The help that parent pleasers offer varies; it can look like huge efforts to clean the home, care for siblings, or it can be more subtle, more internal: A child silences their own worries so as not to add to their parents' burdens. A child silences their own desires so as not to cause any additional stress. A child feels guilty being happy when they see their parents struggling, so they tamp down their own joy.
And this is off balance. at least from a "Western" perspective. A healthy kid is able to have a strong desire to contribute to the family without excessively sacrificing their own needs and feelings. Without feeling like they are not enough unless they are over-helping; like they are never allowed to ask for anything, not allowed to add to the burden, and need to be the "good kid" at all times. A parent pleaser is rarely able to be a true kid - to playfully and safely explore themselves and the world around them; to follow their own desires.
Parent-pleasing kids just want to be the good kid at all costs - costs to themselves, their development, their aliveness.
While parent-pleasers of all genders exist, there seems to be a disproportionate number of girls, given the pressures on girls in particular to be "good girls," to gaze outward at what everyone around them expects or needs, rather than inward, to what they desire.
While parent-pleasing children tend to be especially tuned in to the needs and feelings of their parents, their parents tend not to have been particularly sensitive to their feelings. However well-meaning, even loving, their parents tend to not have been very good or consistent at helping them feel better when they were in emotional pain. Instead, they were dismissed or subtly attacked in response: "Get over it! Stop being so Sensitive!"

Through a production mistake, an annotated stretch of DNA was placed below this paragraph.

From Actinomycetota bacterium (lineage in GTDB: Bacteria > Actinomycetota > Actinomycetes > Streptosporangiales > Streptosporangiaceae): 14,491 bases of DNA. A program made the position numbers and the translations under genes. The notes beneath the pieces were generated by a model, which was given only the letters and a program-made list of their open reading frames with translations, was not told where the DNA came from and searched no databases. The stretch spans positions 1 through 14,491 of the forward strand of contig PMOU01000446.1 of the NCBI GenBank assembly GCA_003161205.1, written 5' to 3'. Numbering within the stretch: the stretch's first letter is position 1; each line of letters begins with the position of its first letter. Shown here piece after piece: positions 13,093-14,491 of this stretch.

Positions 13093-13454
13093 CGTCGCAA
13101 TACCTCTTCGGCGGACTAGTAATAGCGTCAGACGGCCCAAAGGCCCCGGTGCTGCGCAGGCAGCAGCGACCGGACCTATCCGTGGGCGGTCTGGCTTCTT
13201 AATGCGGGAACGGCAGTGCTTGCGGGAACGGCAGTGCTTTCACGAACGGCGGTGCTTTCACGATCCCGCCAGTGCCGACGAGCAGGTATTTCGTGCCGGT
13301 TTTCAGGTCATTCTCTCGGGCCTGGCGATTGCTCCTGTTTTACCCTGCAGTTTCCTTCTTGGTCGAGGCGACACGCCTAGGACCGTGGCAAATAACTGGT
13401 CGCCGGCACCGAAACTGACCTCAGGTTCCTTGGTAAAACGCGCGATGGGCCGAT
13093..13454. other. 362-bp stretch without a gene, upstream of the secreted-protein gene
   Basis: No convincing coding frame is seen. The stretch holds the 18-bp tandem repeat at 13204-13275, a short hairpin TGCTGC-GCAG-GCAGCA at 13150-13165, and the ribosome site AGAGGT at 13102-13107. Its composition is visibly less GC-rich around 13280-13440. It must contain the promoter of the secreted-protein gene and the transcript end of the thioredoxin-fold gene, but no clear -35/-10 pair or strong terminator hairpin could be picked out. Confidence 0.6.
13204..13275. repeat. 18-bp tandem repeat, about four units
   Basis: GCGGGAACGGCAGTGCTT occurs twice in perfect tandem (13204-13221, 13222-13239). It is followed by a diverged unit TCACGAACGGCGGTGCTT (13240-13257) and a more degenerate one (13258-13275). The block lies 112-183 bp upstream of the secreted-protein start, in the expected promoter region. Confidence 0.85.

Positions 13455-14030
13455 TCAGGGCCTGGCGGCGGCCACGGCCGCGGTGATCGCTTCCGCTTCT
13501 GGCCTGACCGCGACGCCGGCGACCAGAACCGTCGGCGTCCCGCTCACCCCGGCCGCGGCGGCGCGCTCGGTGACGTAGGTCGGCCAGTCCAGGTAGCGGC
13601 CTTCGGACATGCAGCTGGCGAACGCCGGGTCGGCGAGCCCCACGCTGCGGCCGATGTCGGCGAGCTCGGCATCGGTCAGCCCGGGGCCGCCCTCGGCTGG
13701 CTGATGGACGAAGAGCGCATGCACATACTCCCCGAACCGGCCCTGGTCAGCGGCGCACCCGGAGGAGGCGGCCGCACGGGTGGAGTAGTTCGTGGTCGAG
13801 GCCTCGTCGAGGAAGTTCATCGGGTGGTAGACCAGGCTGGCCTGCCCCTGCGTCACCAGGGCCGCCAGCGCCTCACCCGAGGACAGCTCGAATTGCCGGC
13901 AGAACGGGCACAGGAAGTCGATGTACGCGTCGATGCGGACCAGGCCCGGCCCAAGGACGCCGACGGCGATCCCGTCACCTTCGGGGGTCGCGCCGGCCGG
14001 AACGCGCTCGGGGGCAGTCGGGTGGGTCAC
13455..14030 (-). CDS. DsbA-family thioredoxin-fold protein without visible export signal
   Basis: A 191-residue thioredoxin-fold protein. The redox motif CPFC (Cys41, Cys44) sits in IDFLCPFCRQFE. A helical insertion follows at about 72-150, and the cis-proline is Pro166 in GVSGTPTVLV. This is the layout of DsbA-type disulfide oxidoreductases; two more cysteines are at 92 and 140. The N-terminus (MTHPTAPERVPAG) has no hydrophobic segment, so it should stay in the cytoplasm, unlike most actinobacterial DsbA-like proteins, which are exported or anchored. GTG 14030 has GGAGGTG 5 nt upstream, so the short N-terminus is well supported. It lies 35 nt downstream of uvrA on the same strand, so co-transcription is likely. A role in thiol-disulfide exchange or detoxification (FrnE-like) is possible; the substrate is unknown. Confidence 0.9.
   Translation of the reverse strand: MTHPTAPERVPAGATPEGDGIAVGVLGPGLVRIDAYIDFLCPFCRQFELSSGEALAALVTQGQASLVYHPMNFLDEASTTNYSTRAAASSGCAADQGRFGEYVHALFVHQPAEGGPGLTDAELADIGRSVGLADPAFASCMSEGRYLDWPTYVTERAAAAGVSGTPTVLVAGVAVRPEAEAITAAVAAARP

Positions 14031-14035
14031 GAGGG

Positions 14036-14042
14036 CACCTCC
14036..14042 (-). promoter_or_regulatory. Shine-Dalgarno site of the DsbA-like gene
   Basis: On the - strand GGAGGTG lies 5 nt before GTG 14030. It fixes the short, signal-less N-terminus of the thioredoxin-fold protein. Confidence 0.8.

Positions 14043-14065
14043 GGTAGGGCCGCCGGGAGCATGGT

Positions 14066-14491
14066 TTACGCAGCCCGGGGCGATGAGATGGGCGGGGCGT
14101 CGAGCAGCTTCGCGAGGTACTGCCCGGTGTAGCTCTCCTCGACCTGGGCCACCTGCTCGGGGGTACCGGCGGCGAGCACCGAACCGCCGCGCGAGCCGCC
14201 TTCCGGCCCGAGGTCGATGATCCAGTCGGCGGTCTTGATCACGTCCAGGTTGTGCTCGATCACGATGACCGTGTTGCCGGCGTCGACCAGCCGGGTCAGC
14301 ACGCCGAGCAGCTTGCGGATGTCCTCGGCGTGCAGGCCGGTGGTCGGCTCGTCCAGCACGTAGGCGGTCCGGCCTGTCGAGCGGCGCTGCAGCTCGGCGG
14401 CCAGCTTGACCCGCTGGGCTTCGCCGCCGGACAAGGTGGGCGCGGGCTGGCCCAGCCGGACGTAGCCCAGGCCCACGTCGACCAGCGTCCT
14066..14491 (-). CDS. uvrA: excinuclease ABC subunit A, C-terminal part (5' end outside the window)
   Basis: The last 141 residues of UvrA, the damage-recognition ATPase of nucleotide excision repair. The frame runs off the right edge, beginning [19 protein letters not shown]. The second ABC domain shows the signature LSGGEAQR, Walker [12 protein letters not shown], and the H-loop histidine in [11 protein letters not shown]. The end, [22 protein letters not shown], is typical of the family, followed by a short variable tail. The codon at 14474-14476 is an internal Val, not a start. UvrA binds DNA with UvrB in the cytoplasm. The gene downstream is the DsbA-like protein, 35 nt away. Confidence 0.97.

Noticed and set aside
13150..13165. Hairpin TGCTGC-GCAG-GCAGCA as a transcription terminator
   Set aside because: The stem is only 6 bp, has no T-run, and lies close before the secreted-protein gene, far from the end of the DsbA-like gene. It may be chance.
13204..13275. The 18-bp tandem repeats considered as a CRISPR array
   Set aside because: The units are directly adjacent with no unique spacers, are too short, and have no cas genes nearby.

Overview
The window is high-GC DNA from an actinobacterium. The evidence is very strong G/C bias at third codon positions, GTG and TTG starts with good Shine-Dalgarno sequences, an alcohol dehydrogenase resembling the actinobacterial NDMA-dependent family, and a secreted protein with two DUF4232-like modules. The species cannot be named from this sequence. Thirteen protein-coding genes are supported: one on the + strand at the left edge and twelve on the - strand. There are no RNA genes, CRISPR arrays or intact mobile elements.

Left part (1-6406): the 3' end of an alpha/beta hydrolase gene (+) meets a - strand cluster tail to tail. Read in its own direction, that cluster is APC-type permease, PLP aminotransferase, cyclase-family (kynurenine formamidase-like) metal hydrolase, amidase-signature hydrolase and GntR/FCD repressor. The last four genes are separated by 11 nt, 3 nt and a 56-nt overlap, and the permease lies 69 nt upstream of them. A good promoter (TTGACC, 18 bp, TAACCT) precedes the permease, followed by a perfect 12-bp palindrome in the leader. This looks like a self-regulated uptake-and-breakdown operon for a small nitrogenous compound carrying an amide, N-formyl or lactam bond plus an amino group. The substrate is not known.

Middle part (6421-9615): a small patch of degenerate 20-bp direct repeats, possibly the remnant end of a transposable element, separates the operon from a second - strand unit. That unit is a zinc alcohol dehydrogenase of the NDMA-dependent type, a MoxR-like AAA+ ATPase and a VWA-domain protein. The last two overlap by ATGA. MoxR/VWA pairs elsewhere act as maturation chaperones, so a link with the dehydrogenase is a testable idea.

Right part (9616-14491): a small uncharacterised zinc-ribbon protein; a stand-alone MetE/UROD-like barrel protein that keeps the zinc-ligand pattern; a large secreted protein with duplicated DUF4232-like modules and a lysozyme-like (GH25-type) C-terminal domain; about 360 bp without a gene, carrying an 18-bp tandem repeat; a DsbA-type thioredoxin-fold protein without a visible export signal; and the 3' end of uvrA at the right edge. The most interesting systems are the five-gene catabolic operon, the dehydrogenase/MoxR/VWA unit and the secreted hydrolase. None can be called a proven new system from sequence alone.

From the perspective of attachment science, children need to know that at least one adult is consistently available, enough of the time, to help them feel better when they have hard feelings; to be a safe haven. Relatedly, kids need affirmation; they need to know that, enough of the time, their caregivers' eyes light up when they walk into a room.
A black nanny affirms a white child in her care (Image @lifegiva from the movie "The Help")
People pleasers' parents tend not to have offered this enough, given their own struggles, their own fragility, or their own emotional immaturity. They tend to have been narrowly focused on their own worries and concerns, and not responsive enough to those of their child.
Parents may have offered practical support, even been loving and warm at times. On some level, they did the best they could. Still, a key injury has taken place, a form of emotional neglect/abandonment.No one was really there for the child, helping her feel safe and good as she is.